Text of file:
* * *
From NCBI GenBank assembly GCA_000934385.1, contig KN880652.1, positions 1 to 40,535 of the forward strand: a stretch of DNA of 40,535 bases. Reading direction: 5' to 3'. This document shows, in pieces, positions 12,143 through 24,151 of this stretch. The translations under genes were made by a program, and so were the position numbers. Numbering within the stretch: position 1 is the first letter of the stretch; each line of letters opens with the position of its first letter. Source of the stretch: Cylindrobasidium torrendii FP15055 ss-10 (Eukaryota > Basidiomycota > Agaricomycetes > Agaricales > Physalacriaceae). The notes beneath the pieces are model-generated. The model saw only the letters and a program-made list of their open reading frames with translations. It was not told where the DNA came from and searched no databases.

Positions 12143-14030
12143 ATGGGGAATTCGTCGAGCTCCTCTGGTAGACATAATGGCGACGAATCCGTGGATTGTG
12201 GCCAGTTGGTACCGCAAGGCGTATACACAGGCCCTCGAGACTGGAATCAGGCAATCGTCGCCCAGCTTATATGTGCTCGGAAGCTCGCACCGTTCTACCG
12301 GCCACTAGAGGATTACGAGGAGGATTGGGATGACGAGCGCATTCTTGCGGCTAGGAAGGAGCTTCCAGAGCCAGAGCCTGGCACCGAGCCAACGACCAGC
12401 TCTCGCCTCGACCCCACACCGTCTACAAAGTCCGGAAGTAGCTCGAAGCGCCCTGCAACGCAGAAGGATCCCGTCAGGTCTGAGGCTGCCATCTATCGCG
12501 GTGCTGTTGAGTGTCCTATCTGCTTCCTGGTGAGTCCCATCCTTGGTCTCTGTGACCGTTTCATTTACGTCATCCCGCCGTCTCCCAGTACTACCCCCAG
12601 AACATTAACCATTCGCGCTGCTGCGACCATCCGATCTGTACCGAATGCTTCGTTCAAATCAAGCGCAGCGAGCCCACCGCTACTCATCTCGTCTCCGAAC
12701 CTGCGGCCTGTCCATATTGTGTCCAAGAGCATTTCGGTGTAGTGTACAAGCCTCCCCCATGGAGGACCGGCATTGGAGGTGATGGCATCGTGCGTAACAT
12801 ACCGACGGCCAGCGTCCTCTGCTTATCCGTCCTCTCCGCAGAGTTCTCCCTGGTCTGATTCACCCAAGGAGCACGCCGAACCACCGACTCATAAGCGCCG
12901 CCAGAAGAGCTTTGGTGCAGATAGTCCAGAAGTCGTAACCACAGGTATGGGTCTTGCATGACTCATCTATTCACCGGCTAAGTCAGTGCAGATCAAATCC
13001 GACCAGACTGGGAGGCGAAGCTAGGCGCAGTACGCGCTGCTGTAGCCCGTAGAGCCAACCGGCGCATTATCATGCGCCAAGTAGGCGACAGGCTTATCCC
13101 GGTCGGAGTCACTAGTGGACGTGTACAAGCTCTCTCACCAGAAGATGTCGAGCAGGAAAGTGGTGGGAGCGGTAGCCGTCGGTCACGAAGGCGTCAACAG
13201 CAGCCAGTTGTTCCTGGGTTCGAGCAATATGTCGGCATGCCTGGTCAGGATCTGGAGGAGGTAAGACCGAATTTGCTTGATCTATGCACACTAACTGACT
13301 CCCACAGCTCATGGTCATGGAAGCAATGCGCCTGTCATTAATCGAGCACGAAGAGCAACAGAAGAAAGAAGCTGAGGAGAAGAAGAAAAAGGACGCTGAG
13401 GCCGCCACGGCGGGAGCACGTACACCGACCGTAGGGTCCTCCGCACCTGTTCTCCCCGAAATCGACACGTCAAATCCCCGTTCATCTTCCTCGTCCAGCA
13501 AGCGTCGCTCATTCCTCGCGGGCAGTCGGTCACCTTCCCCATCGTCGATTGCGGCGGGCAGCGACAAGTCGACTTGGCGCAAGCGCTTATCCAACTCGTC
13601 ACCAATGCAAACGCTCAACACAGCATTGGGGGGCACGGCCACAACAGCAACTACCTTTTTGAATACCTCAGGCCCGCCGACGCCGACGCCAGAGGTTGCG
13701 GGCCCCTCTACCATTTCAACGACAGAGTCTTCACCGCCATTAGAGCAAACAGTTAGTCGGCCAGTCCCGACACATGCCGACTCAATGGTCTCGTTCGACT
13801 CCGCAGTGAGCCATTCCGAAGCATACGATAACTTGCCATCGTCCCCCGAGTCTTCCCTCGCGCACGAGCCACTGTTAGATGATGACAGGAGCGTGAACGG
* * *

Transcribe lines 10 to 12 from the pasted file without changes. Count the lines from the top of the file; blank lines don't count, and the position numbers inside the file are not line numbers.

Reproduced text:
12801 ACCGACGGCCAGCGTCCTCTGCTTATCCGTCCTCTCCGCAGAGTTCTCCCTGGTCTGATTCACCCAAGGAGCACGCCGAACCACCGACTCATAAGCGCCG
12901 CCAGAAGAGCTTTGGTGCAGATAGTCCAGAAGTCGTAACCACAGGTATGGGTCTTGCATGACTCATCTATTCACCGGCTAAGTCAGTGCAGATCAAATCC
13001 GACCAGACTGGGAGGCGAAGCTAGGCGCAGTACGCGCTGCTGTAGCCCGTAGAGCCAACCGGCGCATTATCATGCGCCAAGTAGGCGACAGGCTTATCCC